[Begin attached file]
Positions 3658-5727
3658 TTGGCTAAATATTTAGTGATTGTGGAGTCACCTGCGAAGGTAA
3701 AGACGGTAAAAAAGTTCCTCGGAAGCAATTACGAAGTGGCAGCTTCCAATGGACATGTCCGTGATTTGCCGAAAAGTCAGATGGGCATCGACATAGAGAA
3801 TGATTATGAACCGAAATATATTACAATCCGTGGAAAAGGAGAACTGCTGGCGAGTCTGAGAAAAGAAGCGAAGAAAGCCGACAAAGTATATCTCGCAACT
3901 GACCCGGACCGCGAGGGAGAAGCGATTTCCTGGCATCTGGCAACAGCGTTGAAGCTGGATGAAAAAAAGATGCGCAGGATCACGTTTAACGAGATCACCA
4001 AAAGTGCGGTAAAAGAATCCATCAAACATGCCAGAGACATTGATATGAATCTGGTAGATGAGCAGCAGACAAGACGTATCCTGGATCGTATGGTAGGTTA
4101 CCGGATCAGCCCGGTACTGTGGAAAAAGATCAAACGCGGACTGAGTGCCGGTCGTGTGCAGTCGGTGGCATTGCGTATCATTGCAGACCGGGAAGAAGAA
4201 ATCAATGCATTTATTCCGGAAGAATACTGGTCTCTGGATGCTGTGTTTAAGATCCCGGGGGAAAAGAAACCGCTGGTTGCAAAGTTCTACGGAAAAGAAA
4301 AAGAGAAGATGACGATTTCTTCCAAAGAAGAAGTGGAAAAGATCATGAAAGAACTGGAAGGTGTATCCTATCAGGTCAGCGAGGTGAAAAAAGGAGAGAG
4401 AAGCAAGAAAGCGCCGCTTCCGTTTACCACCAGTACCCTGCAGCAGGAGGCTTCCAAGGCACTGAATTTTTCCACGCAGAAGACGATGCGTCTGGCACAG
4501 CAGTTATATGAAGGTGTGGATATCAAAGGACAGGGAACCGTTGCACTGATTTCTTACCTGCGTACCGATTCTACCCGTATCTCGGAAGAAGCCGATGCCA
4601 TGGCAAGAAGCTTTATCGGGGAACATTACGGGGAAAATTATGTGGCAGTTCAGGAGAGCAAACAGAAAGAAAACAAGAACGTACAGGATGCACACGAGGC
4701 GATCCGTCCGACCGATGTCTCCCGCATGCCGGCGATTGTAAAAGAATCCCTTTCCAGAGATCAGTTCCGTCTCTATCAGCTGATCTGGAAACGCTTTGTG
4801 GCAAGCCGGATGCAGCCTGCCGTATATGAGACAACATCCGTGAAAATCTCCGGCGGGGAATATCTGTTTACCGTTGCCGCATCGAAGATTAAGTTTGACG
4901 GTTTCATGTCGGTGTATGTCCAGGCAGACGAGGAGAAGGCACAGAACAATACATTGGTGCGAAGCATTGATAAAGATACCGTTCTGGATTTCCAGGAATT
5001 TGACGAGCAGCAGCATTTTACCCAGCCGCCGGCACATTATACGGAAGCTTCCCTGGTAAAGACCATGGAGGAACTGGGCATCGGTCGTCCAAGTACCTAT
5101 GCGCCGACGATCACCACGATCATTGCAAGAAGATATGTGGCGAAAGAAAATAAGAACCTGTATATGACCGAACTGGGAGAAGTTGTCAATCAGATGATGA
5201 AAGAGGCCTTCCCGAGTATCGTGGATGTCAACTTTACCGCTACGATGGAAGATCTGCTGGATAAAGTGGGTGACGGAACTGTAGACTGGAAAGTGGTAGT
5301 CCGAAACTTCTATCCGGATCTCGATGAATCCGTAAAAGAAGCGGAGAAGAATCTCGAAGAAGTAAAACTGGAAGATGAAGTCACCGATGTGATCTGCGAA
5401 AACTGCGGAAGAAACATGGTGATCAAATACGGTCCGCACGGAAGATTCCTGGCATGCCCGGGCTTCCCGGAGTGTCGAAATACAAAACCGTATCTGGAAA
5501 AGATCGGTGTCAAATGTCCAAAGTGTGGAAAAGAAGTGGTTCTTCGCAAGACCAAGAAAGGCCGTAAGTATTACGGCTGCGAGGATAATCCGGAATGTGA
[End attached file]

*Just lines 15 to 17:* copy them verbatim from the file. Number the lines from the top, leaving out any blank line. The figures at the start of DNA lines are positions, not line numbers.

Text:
4901 GTTTCATGTCGGTGTATGTCCAGGCAGACGAGGAGAAGGCACAGAACAATACATTGGTGCGAAGCATTGATAAAGATACCGTTCTGGATTTCCAGGAATT
5001 TGACGAGCAGCAGCATTTTACCCAGCCGCCGGCACATTATACGGAAGCTTCCCTGGTAAAGACCATGGAGGAACTGGGCATCGGTCGTCCAAGTACCTAT
5101 GCGCCGACGATCACCACGATCATTGCAAGAAGATATGTGGCGAAAGAAAATAAGAACCTGTATATGACCGAACTGGGAGAAGTTGTCAATCAGATGATGA